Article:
(written from a Production point of view)
VCD (Video CD also referred to as View CD or Compact Disc Digital Video) is an optical home media format and the first format which distributed motion pictures on the standard 120mm optical discs. Introduced at the start of the 1990s by Philips, it was a further development of the music Compact Disc (CD), also developed by Philips, whose compression technology served as the basis for the new format. Compared to later 120mm optical storage formats like the DVD and Blu-ray Disc, storage capacity was limited, resulting in features that were typically spread over two discs with picture quality comparable to VHS.
Early releases were on the VCD variant, the CD-i disc, which was only playable on Philips' own CD-i player, before a industry standard was agreed upon in 1993. Philips had made a grave error in marketing their players in that a cartridge had to be separately purchased before a CD-i movie were playable, which was a contributing factor to the commercial failure of the product.
The CD-i player proved to be a commercial failure and the VCD format did not gain any ground in North America and Europe for several reasons, apart for the one already mentioned, chief amongst them the advent of the qualitative superior DVD format (ironically co-developed by Philips), introduced hard on the heels of the VCD. Ultimately, Philips released around 125 titles in the aforementioned markets, before they threw in their lot with DVD in the latter half of the 1990s.
VCD was however a commercial success in regions where average per capita income was substantially lower than in the developed world, such as Latin America, Africa, the Indian subcontinent, mainland China and South East Asia (published under Deltamac), due to the relatively low cost of both players and discs, explaining why the majority of DVD players are still capable of playing the format. In recent years, as of 2011, VCD is starting to loose market-share to DVD in these areas, due to the fall of DVD prices.
|Home video formats|
|Physical: Betamax • VHS • CED • LaserDisc • VHD • VCD • DVD • UMD • HD DVD • Blu-ray Disc|
|Digital: Amazon • Google • iTunes • UltraViolet • Xbox SmartGlass|
One of the studios Philips obtained licenses from was Paramount Pictures and, starting in 1994, began to release the Star Trek films in the new format in Europe and North America. The first release was Star Trek VI: The Undiscovered Country, which for the US, UK and Germany was pressed on the CD-i disc variant, whereas the rest of Europe received the proper VCD variant, as was the second release, Star Trek II: The Wrath of Khan. In the end, before the format was abandoned 7 titles were released in America and Europe. While no longer a viable format in these markets, Star Trek titles continued to be released on VCD in those regions where the format is still in use.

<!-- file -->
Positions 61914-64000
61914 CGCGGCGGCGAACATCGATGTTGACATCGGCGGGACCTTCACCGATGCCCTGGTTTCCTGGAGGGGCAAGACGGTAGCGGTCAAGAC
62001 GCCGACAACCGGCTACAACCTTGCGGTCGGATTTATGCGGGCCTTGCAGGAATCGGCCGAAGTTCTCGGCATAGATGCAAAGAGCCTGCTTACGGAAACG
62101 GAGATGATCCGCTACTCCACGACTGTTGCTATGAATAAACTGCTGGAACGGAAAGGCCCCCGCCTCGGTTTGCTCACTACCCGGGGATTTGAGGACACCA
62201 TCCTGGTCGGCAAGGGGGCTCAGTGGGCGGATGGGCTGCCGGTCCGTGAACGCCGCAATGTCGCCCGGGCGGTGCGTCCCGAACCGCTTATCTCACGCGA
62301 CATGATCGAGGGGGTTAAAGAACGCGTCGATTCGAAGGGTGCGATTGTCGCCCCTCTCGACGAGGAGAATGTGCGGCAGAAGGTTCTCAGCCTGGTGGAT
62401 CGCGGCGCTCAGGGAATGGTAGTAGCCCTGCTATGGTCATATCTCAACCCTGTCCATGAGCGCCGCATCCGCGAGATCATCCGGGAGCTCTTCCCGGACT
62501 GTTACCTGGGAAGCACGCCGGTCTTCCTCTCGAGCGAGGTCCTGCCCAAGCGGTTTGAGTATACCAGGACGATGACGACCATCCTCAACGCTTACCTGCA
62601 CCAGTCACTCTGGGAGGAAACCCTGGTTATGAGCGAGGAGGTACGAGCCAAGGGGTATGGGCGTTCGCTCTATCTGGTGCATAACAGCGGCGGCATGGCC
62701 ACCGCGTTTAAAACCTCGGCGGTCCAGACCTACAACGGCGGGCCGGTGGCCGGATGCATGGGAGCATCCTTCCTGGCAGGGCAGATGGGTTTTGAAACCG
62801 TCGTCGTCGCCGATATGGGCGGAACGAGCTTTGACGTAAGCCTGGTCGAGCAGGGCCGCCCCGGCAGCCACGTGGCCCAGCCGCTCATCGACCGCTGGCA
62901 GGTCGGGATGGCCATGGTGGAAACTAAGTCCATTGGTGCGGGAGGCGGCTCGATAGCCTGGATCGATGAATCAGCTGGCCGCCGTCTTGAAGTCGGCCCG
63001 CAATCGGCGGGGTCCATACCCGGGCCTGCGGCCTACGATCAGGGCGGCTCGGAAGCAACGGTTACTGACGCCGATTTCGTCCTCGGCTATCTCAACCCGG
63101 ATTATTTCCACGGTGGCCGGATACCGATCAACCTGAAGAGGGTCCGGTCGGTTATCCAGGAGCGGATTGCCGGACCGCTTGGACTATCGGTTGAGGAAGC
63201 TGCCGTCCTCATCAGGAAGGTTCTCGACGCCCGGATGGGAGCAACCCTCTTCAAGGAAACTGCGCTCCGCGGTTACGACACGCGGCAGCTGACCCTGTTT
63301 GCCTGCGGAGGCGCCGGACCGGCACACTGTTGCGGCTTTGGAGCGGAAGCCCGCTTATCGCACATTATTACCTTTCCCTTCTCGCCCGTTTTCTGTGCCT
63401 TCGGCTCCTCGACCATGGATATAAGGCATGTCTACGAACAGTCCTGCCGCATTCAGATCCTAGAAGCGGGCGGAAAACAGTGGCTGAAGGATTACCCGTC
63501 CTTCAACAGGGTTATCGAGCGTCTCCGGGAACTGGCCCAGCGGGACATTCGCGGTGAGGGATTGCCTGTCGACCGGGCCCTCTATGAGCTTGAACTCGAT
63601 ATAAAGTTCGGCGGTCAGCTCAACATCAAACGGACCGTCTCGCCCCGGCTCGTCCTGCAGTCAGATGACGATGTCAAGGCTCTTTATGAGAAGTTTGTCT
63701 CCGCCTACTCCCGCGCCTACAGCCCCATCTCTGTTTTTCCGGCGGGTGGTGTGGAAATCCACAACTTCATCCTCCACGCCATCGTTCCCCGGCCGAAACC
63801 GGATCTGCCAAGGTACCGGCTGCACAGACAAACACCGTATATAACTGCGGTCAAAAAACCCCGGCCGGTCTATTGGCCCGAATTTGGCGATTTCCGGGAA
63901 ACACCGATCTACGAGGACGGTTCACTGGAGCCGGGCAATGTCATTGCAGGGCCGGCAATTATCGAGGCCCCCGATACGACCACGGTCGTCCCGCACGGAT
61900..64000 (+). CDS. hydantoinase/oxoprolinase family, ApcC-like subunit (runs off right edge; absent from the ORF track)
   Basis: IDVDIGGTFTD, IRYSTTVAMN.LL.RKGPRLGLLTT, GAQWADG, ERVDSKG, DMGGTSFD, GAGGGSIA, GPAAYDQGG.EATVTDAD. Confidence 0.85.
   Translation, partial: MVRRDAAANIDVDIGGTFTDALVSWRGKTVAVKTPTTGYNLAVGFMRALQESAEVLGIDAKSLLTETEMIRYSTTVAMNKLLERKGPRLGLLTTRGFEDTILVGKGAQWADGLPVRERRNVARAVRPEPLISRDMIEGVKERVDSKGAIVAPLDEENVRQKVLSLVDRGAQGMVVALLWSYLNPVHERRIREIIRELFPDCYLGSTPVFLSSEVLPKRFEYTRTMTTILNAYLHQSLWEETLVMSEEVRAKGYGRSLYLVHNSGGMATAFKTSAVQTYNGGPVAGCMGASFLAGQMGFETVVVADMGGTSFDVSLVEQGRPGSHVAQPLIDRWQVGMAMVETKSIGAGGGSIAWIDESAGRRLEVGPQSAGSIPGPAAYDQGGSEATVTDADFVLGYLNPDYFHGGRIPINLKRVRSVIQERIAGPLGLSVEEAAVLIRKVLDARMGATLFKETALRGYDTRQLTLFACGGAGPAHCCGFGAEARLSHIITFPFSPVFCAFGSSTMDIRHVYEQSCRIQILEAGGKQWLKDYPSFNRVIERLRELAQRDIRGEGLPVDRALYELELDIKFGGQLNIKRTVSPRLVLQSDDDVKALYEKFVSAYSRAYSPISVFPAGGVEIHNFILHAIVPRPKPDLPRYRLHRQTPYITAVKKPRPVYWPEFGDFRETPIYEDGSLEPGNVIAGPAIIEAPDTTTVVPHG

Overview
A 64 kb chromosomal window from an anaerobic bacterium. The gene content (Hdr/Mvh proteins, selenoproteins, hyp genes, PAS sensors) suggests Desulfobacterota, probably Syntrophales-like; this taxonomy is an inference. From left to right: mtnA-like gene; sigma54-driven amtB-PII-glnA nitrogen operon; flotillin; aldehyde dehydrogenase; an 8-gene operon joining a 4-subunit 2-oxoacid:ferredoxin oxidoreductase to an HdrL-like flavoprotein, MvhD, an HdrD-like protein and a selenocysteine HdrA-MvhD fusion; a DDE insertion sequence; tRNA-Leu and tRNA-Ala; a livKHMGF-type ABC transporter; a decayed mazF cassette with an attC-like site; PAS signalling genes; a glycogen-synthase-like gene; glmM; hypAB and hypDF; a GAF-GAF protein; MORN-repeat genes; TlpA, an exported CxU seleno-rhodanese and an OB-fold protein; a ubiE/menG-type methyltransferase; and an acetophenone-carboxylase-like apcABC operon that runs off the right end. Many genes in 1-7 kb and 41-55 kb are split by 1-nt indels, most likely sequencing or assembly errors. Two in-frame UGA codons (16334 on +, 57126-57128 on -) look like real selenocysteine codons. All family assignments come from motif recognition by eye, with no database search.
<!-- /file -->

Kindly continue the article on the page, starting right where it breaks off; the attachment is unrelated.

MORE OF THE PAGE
|Star Trek VI: The Undiscovered Country; Star Trek II: The Wrath of Khan; Star Trek: The Motion Picture; Star Trek III: The Search for Spock|
|Star Trek IV: The Voyage Home; Star Trek V: The Final Frontier; Star Trek Generations|
|21 April||China||Star Trek: Insurrection|
|17 May||China||Star Trek: First Contact|
|30 July||China||Star Trek Generations|
|10 August||China||Star Trek V: The Final Frontier|
|22 August||China||Star Trek VI: The Undiscovered Country|
|27 November||China||Star Trek III: The Search for Spock|
|27 December||China||Star Trek II: The Wrath of Khan|
|Unknown||Malaysia||The Star Trek Collection|
|24 May||China||Star Trek: The Motion Picture|
|Unknown||Malaysia||Star Trek II: The Wrath of Khan, Star Trek III: The Search for Spock, Star Trek VI: The Undiscovered Country|
|Unknown||Malaysia||Star Trek: Insurrection|
|26 April||China||Star Trek IV: The Voyage Home|
|5 May||China||Star Trek V: The Final Frontier, Star Trek Generations, Star Trek: First Contact re-released|
|3 June||China||Star Trek Nemesis|
|29 October||China||Star Trek|